Saturday, October 4, 2008

The race between education and catastrophe (1966/1972)

The Rodda Project: A graduation speech

In 1966, Senator Rodda was invited to give the commencement speech for the graduation ceremonies at Phineas Banning Adult School in Wilmington, a city in southern California. Sen. Rodda took the opportunity to speak on one of his favorite topics: the power of education to preserve and improve our lives. It was a cautionary speech, acknowledging both the increasing impact of technology on employment opportunities and the relative neglect of the important of vocational education. The dark tone may have derived from the Senator's concerns over the upheaval and pessimism of the 1960s.

Rodda kept a copy of his Banning Adult School remarks in his files. This text is from the 1972 revision of the original 1966 speech. He probably updated it slightly to keep it more current, as he would often send copies of his papers in response to inquiries from constituents and reporters. However, there is no indication that he ever used the text again in a spoken presentation.


Graduation Ceremonies
Phineas Banning Adult School
Wilmington, California

Senator Albert S. Rodda

June 16, 1966
(Revised on March 29, 1972)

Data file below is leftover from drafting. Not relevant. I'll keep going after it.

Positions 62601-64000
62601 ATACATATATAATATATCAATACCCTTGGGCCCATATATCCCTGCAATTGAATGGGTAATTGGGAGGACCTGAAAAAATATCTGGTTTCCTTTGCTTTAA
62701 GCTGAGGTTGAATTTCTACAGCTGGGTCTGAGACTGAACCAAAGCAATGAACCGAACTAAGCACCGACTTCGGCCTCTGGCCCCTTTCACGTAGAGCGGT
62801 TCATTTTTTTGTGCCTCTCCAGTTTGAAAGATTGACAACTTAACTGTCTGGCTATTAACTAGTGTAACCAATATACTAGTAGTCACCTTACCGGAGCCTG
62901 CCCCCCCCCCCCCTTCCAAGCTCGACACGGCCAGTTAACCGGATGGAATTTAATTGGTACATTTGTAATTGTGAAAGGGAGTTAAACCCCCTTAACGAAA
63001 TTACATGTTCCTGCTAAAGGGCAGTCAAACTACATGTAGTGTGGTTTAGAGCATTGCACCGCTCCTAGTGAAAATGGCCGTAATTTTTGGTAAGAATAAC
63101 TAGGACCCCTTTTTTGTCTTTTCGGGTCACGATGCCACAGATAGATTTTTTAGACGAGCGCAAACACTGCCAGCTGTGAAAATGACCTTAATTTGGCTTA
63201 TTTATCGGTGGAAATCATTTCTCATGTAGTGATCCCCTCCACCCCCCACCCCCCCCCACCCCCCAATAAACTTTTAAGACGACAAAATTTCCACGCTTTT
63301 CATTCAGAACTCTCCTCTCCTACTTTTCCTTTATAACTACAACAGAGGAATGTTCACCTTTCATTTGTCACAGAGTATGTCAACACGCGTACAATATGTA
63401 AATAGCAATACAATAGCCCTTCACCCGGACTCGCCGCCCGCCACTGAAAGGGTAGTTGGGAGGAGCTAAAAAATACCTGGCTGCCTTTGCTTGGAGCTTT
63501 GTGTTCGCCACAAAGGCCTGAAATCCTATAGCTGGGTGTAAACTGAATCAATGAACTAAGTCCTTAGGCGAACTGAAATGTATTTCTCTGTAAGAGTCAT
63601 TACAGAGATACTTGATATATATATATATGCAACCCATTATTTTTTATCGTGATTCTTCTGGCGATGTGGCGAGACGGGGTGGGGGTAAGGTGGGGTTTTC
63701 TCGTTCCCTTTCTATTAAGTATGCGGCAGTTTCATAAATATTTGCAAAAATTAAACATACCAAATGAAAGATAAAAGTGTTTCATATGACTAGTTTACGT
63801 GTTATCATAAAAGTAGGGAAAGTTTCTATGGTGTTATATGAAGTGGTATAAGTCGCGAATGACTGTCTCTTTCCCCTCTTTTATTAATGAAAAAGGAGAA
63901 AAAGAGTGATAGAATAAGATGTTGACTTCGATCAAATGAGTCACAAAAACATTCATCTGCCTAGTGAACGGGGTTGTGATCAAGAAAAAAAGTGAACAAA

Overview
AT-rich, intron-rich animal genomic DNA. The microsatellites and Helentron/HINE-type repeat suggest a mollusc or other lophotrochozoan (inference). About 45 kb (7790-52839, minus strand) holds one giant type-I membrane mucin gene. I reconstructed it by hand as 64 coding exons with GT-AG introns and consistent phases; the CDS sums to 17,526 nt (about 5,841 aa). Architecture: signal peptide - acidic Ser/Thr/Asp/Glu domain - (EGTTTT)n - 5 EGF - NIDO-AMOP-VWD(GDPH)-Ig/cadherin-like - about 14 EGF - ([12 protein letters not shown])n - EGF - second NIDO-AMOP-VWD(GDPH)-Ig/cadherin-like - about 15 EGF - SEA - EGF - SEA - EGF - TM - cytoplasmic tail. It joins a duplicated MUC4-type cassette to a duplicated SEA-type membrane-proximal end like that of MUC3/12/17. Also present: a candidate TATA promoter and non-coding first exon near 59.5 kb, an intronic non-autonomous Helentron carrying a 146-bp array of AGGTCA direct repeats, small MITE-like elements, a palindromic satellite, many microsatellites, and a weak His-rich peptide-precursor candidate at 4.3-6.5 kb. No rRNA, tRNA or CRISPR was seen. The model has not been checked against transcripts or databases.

Today, we live in an age in which H. G. Wells' dictum that human survival is “a race between education and catastrophe” is no longer quoted as pious rhetoric. It is regarded as a frightening possibility full of a terror which derives from the known potential for destruction of thermonuclear weapons. The destructive power of the H Bomb is so vast that it almost defies description; and clearly establishes the fact that resort to total war by Russia and the United States will destroy mankind and civilization.

The destructive capability of a thermonuclear way may be judged from the following description of the results of an imagined explosion of a 20 megaton bomb over Los Angeles:
“It will create a crater one-half mile long and 250 feet deep; it will produce complete destruction over an area three miles in diameter, severe blast damage over an area eight miles in diameter and moderate damage over an area twelve miles from the point of the explosion of a diameter of twenty-four miles.”
Incidentally, modern H Bombs are 100 megaton size—5 times as destructive.